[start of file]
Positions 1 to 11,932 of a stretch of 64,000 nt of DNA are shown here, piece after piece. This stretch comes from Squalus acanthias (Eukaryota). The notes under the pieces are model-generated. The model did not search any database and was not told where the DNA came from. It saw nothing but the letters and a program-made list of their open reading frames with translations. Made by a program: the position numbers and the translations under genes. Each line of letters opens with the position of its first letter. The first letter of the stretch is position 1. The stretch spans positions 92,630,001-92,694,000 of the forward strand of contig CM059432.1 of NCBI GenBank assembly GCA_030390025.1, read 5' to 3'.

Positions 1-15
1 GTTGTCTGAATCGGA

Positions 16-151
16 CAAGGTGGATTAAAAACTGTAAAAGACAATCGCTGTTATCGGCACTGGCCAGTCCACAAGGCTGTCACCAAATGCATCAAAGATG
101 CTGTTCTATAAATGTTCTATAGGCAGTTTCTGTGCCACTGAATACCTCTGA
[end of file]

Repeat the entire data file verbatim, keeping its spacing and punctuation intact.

Positions 1 to 11,932 of a stretch of 64,000 nt of DNA are shown here, piece after piece. This stretch comes from Squalus acanthias (Eukaryota). The notes under the pieces are model-generated. The model did not search any database and was not told where the DNA came from. It saw nothing but the letters and a program-made list of their open reading frames with translations. Made by a program: the position numbers and the translations under genes. Each line of letters opens with the position of its first letter. The first letter of the stretch is position 1. The stretch spans positions 92,630,001-92,694,000 of the forward strand of contig CM059432.1 of NCBI GenBank assembly GCA_030390025.1, read 5' to 3'.

Positions 1-15
1 GTTGTCTGAATCGGA

Positions 16-151
16 CAAGGTGGATTAAAAACTGTAAAAGACAATCGCTGTTATCGGCACTGGCCAGTCCACAAGGCTGTCACCAAATGCATCAAAGATG
101 CTGTTCTATAAATGTTCTATAGGCAGTTTCTGTGCCACTGAATACCTCTGA